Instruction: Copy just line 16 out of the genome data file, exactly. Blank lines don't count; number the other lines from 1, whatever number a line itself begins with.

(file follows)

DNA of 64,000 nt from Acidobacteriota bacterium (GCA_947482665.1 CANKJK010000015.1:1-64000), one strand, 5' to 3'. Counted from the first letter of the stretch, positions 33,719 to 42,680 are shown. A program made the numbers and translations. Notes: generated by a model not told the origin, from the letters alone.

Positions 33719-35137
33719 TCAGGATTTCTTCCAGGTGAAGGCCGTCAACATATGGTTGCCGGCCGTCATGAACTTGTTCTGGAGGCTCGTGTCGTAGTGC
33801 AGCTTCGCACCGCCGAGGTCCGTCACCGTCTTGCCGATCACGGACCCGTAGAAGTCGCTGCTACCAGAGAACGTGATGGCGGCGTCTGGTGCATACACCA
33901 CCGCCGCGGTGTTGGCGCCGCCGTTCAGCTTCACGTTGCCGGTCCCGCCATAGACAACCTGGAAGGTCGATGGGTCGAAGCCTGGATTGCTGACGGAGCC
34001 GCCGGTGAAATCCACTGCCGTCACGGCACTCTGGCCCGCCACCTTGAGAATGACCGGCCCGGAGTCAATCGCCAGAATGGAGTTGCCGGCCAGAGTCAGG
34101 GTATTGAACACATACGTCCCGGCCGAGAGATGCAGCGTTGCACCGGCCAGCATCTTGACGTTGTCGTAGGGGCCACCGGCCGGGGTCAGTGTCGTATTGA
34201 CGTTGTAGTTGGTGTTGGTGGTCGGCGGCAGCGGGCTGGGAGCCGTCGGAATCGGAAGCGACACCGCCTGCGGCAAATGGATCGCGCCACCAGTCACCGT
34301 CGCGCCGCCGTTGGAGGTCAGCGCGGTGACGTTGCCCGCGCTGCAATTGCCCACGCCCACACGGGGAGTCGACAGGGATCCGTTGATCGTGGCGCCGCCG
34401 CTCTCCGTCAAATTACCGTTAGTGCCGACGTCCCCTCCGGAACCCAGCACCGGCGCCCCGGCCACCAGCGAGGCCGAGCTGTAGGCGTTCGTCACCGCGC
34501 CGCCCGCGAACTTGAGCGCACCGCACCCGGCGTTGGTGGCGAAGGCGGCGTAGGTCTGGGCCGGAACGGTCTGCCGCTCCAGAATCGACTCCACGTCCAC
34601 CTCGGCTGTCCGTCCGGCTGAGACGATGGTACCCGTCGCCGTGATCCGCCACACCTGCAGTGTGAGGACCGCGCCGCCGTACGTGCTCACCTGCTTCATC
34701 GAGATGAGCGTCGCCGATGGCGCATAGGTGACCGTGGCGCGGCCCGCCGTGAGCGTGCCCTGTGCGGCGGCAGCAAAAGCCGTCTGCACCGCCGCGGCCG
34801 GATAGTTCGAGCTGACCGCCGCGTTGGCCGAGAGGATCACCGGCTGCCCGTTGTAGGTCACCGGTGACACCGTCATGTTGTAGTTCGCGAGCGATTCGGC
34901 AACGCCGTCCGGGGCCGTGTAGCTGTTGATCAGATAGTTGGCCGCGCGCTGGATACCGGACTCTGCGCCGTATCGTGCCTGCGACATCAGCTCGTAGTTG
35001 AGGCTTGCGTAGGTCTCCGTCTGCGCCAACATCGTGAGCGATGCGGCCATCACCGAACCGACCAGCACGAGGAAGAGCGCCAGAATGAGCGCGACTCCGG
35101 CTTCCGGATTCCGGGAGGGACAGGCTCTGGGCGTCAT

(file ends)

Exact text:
35001 AGGCTTGCGTAGGTCTCCGTCTGCGCCAACATCGTGAGCGATGCGGCCATCACCGAACCGACCAGCACGAGGAAGAGCGCCAGAATGAGCGCGACTCCGG